Design and Access Statements
As of the 25th June 2013 the requirement to submit a Design and Access Statement with a planning application has been significantly reduced by the effects of the Town and Country Planning (Development Management Procedure)(England)(Amendment) Order 2013.
When is a Design and Access Statement required?
Applications for Listed Building Consent must always be accompanied by a Design and Access Statement regardless of their designation. Where there is a planning application submitted in parallel with an application for Listed Building Consent, a single, combined statement should address the requirements of both.
Design and Access Statements are only required for the following all planning applications :-
a) development which is a major development (for example for 10 or more dwellings, a site area of 0.5 hectare where the number of dwellings is not specified or where more than 1,000 sq.m floorspace is to be built);
b) where any part of the development is in a designated area (this is a Conservation Area or a property on the World Heritage List), development consisting of –
(i) the provision of 1 or more dwellinghouses; or
(ii) the provision of a building or buildings where the floorspace created is 100 sq.m or more.
What is a Design and Access Statement?
Design and Access Statements are written submissions that explain the design thinking behind a planning application. They should show that the applicant has thought carefully about how everyone, including the disabled, elderly and very young will be able to use the places that the applicant wants to build.
The aim of Design and Access Statements is to aid the provision of high quality developments, and to encourage better informed negotiation and decision-making.
What should a Design and Access Statement do?
• Explain the design principles and concepts that have informed the development, and how access issues have been dealt with
• Ensure that design and access are not treated as entirely separate issues; each component should inform the other.
What should a Design and Access Statement include?
The statement should:
• Include a written description and justification of a planning application. Sometimes photographs, maps and drawings will also be included to illustrate the perceived benefits of a scheme further. They do not replace the need for the usual plans and drawings that are currently required.
• Avoid jargon and overly technical language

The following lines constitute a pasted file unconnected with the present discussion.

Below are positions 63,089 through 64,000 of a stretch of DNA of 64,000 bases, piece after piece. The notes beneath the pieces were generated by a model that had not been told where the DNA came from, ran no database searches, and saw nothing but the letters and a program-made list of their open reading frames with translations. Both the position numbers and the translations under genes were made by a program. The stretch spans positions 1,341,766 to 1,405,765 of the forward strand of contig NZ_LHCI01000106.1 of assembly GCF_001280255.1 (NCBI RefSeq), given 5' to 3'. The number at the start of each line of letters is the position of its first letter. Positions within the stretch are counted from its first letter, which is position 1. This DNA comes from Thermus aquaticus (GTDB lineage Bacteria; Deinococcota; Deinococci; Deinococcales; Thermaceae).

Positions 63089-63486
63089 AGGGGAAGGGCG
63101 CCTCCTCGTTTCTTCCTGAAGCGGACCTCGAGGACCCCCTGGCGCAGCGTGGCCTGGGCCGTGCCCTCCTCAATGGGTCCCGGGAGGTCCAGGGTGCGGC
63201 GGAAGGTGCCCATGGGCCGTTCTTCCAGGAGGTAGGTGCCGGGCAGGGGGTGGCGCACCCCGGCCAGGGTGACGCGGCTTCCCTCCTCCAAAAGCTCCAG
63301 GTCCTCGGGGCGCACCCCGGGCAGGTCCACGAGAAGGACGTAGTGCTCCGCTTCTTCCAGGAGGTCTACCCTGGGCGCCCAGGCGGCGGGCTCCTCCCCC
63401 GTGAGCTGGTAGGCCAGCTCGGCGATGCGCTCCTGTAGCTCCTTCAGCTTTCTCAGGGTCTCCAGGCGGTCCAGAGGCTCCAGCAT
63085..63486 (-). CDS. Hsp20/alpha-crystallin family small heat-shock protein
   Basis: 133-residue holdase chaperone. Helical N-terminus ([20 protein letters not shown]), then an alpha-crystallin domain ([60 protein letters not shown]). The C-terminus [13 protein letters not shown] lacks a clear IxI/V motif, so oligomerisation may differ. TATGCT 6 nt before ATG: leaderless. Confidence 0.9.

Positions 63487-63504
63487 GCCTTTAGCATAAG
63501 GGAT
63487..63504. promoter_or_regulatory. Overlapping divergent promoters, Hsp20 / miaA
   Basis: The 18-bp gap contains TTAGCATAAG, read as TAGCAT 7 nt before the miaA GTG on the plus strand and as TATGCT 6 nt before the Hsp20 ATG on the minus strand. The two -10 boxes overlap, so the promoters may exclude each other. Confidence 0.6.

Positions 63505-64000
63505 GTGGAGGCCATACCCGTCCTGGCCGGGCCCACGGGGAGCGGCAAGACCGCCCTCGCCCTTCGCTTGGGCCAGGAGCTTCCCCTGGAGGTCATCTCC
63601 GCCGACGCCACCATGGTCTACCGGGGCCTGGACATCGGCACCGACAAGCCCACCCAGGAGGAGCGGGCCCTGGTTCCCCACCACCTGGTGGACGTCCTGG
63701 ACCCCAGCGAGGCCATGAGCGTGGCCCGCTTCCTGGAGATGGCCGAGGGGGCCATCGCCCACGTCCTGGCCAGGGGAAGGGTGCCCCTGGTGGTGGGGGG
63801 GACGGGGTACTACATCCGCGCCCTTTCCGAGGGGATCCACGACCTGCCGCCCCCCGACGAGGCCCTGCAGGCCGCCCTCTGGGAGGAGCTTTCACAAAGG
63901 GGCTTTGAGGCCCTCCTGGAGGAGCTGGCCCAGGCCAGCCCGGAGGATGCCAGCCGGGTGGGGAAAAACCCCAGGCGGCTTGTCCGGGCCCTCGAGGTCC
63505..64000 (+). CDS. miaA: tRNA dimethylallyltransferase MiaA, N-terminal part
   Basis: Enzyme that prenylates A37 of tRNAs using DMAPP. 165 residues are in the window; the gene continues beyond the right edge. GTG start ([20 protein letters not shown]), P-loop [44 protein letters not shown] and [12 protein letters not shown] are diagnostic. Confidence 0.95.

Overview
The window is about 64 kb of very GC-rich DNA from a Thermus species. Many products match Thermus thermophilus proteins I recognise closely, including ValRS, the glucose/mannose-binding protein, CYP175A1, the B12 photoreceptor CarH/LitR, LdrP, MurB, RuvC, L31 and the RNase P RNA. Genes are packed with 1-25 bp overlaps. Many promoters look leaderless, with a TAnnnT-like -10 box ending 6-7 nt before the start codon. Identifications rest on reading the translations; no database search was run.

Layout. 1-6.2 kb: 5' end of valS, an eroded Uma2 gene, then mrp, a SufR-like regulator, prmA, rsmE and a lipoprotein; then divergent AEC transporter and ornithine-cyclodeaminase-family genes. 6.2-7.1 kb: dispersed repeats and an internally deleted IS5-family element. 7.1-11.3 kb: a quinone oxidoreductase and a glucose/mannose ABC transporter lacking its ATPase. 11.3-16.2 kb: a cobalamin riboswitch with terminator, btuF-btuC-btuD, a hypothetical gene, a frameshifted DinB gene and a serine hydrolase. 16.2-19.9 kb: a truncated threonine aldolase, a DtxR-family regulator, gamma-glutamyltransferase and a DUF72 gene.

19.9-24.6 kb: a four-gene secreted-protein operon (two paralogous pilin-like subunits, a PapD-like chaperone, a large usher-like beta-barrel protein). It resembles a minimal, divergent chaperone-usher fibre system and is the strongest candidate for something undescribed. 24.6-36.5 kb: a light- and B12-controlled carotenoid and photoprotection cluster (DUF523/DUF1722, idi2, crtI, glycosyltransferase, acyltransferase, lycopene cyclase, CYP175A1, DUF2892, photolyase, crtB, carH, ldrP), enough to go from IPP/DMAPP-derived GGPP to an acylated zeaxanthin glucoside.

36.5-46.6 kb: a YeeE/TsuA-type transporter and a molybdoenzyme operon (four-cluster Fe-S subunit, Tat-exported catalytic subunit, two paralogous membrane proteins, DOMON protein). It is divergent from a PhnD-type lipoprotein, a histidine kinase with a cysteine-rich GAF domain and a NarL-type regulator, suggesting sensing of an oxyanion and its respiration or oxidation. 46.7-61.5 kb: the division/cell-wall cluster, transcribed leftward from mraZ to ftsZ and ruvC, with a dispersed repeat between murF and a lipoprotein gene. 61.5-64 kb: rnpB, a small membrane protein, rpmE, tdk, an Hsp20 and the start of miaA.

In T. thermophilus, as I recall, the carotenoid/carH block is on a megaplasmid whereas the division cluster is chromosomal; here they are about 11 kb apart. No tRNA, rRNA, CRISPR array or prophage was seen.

• Relate specifically to the application that it accompanies
The ‘Design’ component of the statement should address the following issues:
• Amount (i.e. how much development is being proposed);
• Appraising the context (ie how local context has influenced the design).
The ‘Access’ component of the statement should address the following access issues:
• Emergency service access;
• Disabled access;
• Vehicular access;
The statement shall explain the context in which a development is set and how the proposal responds to that context. It shall also explain the policy adopted to access and how policies relating to access in local development documents have been taken into account. It shall state what consultations relating to access have been undertaken and how the proposal responds to the outcome of any such consultations; and explain how specific issues that might affect the development have been addressed.
Design and Access Statements for Listed Building Consent applications will take largely the same format as those for standard planning applications, although in addition they should include the following:
• The historic and special architectural interest of the building
• The particular physical features of the building that justify its designation as a listed building
• The building's setting.
A Design and Access Statement relating to a Listed Building will need to explain and justify the approach to ensuring that the listed building preserves or enhances its special historic or architectural importance.
Design and Access Statements for Outline Applications:
Design and Access Statements for Outline Applications will be less detailed than that for a full application. However applicants will still be required to provide details of:
• What the building(s) are to be used for
• How many buildings there will be
• Rough layout
• Minimum and maximum building sizes
• Entrances to the site
The applicant should take steps to explain and justify decisions that have been taken so far but more importantly they should seek to clarify the principles that will be followed once the details are designed.
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